Etanercept


Article Author:
Adrianne Pan


Article Editor:
Valerie Gerriets


Editors In Chief:
David Wood
Andrew Wilt
Hajira Basit


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Orawan Chaigasame
Khalid Alsayouri
Kyle Blair
Radia Jamil
Erin Hughes
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Anoosh Zafar Gondal
Saad Nazir
William Gossman
Hassam Zulfiqar
Navid Mahabadi
Hussain Sajjad
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Muhammad Hashmi
John Shell
Matthew Varacallo
Heba Mahdy
Ahmad Malik
Sarosh Vaqar
Mark Pellegrini
James Hughes
Beenish Sohail
Hajira Basit
Phillip Hynes
Sandeep Sekhon


Updated:
10/18/2019 1:06:41 AM

Indications

Etanercept is a biologic TNF inhibitor commonly used to control ankylosing spondylitis, juvenile idiopathic arthritis, plaque psoriasis, psoriatic arthritis, and rheumatoid arthritis. Etanercept is a soluble receptor that binds both TNF-alpha and TNF-beta to inhibit the inflammatory response in joints and skin that is characteristic of these autoimmune disorders. The drug can be used as a monotherapy or taken with other immunosuppressants, such as methotrexate. 

FDA approved uses for etanercept[1][2][3][4][5][4][3][2][1]:

  • Ankylosing spondylitis
  • Juvenile idiopathic arthritis (2 years or older)
  • Plaque psoriasis (4 years or older)
  • Psoriatic arthritis
  • Rheumatoid arthritis

Off-label uses (not FDA approved):

  • Acute graft-versus-host disease (combined with methylprednisolone)
  • Behcet disease
  • Hidradenitis suppurativa 
  • Kawasaki disease 
  • Pemphigus vulgaris 
  • Pustular psoriasis 
  • Pyoderma gangrenosum 
  • Scleroderma/systemic sclerosis 
  • Still disease 

Mechanism of Action

Etanercept is a biologic tumor necrosis factor (TNF) inhibitor; the drug acts as a soluble TNF receptor and binds TNF-alpha and TNF-beta.[6] TNF is a cytokine that can bind to TNF receptor 1 (TNFR1) or TNF receptor 2 (TNFR2) and is involved in inflammation and the immune response.[7] When TNF binds to TNFR1 or TNFR2, it activates important inflammatory pathways, such as NFkB and MAPK. The structure of Etanercept consists of two p75 TNF receptors fused to the Fc portion of human IgG.[6] Etanercept works by blocking the effects of TNF-alpha, a pro-inflammatory cytokine that becomes elevated in psoriasis, rheumatoid arthritis, psoriatic arthritis, juvenile idiopathic arthritis, and ankylosing spondylitis.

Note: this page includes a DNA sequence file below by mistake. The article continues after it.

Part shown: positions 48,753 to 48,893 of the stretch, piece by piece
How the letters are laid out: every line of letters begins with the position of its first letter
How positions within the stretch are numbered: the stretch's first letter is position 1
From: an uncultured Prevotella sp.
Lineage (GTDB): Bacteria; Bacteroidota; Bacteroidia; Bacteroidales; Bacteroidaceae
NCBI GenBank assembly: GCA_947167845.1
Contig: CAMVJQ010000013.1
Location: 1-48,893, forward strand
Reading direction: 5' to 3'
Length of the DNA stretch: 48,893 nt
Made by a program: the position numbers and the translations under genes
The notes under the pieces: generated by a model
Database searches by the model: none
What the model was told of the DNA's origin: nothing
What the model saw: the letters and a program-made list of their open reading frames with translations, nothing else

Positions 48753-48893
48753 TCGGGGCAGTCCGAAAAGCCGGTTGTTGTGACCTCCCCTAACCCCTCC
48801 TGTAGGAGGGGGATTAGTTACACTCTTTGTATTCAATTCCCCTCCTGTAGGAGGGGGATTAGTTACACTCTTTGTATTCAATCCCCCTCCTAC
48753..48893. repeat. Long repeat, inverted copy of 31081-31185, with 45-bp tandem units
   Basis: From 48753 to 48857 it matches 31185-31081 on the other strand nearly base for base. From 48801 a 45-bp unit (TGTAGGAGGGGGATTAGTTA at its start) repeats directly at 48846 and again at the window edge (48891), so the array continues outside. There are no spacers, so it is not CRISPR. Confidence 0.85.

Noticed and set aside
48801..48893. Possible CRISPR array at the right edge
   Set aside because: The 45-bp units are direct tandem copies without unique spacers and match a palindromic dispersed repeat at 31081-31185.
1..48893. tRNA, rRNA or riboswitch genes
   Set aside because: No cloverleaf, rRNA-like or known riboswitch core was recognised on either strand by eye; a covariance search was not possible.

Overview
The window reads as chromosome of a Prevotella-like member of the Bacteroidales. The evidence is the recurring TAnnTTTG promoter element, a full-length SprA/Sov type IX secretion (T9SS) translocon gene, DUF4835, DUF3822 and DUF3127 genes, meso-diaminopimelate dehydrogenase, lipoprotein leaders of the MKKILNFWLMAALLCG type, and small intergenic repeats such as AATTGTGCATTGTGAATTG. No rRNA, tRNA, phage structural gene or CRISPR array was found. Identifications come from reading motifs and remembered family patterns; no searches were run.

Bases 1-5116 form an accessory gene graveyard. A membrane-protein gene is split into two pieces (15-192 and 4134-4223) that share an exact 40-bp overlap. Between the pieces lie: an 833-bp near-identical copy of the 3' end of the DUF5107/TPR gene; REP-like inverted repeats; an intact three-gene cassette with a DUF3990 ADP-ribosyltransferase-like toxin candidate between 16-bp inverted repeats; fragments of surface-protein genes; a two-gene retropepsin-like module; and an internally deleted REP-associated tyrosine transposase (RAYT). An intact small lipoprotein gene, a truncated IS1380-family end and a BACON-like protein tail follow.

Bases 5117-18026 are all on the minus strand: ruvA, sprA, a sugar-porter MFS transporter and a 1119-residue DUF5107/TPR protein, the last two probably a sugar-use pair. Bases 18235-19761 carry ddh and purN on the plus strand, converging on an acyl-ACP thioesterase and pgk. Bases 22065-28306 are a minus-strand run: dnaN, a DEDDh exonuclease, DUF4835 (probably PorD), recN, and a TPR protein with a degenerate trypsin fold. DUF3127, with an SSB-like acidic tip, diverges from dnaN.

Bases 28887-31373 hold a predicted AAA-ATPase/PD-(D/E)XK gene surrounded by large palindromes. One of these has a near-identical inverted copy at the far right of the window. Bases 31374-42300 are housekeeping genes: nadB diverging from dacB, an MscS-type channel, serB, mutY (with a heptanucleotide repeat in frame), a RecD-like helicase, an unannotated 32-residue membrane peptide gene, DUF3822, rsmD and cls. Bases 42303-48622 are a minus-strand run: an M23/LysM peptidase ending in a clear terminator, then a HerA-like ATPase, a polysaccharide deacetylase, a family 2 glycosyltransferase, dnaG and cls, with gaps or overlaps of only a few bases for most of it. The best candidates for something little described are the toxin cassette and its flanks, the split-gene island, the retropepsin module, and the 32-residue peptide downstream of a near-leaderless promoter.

Administration

Etanercept administration is via subcutaneous injection, usually on the thigh, lower abdomen, or upper arm. If given on the abdomen, the injection should not be within the 2-inch area around the navel. Injections should be administered at least 1 inch away from previous injection sites. The medication comes in a pre-filled syringe, automatic injection device, or multiple-dose vial. After the initial injection of Etanercept at the doctor’s office, the patient can self-inject at home.[8]

For the treatment of rheumatoid arthritis, psoriatic arthritis, and ankylosing spondylitis, 50 mg of etanercept is injected once a week. For psoriasis, the dosage is 50 mg twice weekly for three months, followed by 50 mg once weekly. Children with juvenile idiopathic arthritis are administered 0.8 mg/kg once a week, up to 50 mg.

Adverse Effects

The most common adverse effects include[1]:

  • Infection (viral, bacterial, and fungal – mostly upper respiratory tract infections)
  • Injection site reaction (erythema, itching, pain, swelling, bleeding, bruising)

Rare adverse effects include (in alphabetical order):

  • Blood and lymph disorders: aplastic anemia, leukopenia, myelodysplastic syndrome, neutropenia, pancytopenia, thrombocytopenia[9]
  • Cancers: lymphoma [10], skin cancers
  • Cardiopulmonary problems: congestive heart failure, interstitial lung disease[11]
  • Gastrointestinal and liver problems: autoimmune hepatitis,[12] diarrhea,[13] elevated transaminases,[14] inflammatory bowel disease,[15] nausea[16] 
  • Immune and inflammatory conditions:  angioedema,[17] hypersensitivity reaction,[18] lupus-like syndrome,[11] non-neutralizing anti-Etanercept antibodies,[1] pyrexia,[16] sarcoidosis, uveitis, vasculitis